Redness of the eyes: Causes and symptoms
What are red eyes and how can you treat them?
Red eyes (or red eye) is a condition in which the white surface of the eye becomes reddened or "bloodshot."
Red eye can occur in one or both eyes, and it can be associated with several symptoms, including:
In some cases, bloodshot eyes may have no symptoms other than redness.
Red or bloodshot eyes are very common and have many causes. Red eye usually is a symptom of other eye conditions that can range from benign to serious.
What causes red eyes?
The appearance of red eyes is caused by dilation of tiny blood vessels located between the white surface of your eye and the overlying clear conjunctiva. These tiny blood vessels (many of which normally are invisible) can become swollen because of environmental or lifestyle-related reasons or because of specific eye problems.
Red eyes are usually caused by allergy, eye fatigue, over-wearing contact lenses, or common eye infections such as pink eye (conjunctivitis). However, redness of the eye sometimes can signal a more serious eye condition or disease, such as glaucoma.
Environmental causes of red, bloodshot eyes include:
Airborne allergens (causing eye allergies)
Smoke (fire-related, second-hand cigarette smoke, etc.)
Dry air (arid climates, airplane cabins, office buildings, etc.)
Airborne fumes (gasoline, solvents, etc.)
Chemical exposure (chlorine in swimming pools, etc.)
Overexposure to sunlight (without UV-blocking sunglasses)
Common eye conditions that cause red eyes include:
Contact lens wear
Serious eye conditions that can cause red eyes include:
Eye trauma or injury
Recent eye surgery (LASIK, cosmetic eye surgery, etc.)
Lifestyle factors also can contribute to your red eye risk.
For example, smoking can definitely cause red eyes, as can with alcohol consumption. Sustained use of digital devices and insufficient sleep are other lifestyle-related causes of red eyes.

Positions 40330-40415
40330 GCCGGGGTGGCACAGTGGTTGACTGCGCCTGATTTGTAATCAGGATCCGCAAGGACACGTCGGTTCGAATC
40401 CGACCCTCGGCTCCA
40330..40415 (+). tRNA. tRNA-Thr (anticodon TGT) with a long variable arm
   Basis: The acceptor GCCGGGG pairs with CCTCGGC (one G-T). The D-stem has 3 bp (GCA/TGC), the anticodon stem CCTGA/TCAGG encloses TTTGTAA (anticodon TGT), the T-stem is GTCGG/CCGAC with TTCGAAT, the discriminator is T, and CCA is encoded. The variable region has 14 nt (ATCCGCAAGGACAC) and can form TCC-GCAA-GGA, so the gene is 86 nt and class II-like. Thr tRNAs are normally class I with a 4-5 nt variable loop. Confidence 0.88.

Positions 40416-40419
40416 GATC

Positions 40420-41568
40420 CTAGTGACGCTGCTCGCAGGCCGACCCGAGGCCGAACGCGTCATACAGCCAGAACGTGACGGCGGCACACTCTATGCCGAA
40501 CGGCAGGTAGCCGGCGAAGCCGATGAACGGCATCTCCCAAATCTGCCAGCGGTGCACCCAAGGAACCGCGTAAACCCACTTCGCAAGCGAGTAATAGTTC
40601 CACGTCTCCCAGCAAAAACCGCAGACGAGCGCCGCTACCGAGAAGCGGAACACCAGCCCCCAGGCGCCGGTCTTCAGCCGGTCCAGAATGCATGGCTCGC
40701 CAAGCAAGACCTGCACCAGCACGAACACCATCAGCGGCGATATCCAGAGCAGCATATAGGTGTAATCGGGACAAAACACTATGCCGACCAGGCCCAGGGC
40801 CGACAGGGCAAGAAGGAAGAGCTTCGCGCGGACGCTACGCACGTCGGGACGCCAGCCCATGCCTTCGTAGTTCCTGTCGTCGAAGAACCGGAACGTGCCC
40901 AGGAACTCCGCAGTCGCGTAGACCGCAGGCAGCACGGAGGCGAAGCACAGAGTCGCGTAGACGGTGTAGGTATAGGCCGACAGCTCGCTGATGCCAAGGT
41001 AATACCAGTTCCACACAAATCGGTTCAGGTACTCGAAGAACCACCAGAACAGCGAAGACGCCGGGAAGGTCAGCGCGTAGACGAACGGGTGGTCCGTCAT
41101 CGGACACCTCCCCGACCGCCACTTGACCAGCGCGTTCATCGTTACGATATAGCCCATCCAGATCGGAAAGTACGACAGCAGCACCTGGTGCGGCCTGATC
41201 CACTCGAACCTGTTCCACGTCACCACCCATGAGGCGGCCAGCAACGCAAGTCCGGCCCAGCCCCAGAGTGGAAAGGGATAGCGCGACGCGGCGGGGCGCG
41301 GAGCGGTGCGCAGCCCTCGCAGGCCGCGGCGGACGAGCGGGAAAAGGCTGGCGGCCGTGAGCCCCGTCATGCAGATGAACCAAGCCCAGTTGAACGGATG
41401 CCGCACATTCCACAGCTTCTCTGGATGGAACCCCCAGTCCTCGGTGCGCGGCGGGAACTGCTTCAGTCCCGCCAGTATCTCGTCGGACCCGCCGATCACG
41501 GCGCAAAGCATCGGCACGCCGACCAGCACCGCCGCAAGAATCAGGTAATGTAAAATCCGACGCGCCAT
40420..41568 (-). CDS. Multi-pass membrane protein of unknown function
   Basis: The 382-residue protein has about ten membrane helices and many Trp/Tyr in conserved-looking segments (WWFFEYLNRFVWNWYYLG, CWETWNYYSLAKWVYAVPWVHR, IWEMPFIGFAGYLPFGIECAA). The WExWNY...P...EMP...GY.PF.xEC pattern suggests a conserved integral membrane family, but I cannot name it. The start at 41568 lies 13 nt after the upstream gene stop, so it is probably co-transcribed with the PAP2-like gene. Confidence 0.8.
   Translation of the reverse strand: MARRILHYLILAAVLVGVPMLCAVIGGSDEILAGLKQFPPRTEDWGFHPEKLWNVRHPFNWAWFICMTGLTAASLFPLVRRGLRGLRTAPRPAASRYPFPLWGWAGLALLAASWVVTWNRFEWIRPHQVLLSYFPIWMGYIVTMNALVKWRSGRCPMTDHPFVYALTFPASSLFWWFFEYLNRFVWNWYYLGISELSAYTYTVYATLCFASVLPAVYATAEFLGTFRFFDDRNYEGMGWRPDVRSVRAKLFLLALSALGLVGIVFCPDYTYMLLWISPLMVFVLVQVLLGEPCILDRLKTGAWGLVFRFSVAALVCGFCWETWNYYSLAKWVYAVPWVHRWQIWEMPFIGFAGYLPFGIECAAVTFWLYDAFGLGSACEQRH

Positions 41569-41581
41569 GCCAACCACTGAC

How to get rid of red eyes
Because red eyes have so many causes (including some that are serious and require immediate attention), you should see your eye doctor right away if you have red, bloodshot eyes — especially if the redness comes on suddenly and is associated with discomfort or blurred vision.
Also, consult with your eye doctor before using any eye drops. If you are already using any eye drops frequently over a period of time, you may start needing to use them more often to keep red eye from coming back. And you might experience more severe red eye symptoms if you stop using the drops.
For the best and safest way to get rid of red eyes, consult with your eye doctor to determine the cause of your red eyes and receive the most effective treatment options.
Until you can visit your eye doctor about your red eye problem, remove your contact lenses (if you wear them) and wear your glasses instead. And bring your contact lenses with you to your appointment so your doctor can evaluate whether your contact lenses are causing your red eyes.
You also may want to moisten your eyes frequently with preservative-free lubricating eye drops until you can see your eye doctor.
Worried about your red eyes?
Make an appointment to see an eye doctor near you.
Page published on Tuesday, 2 April, 2019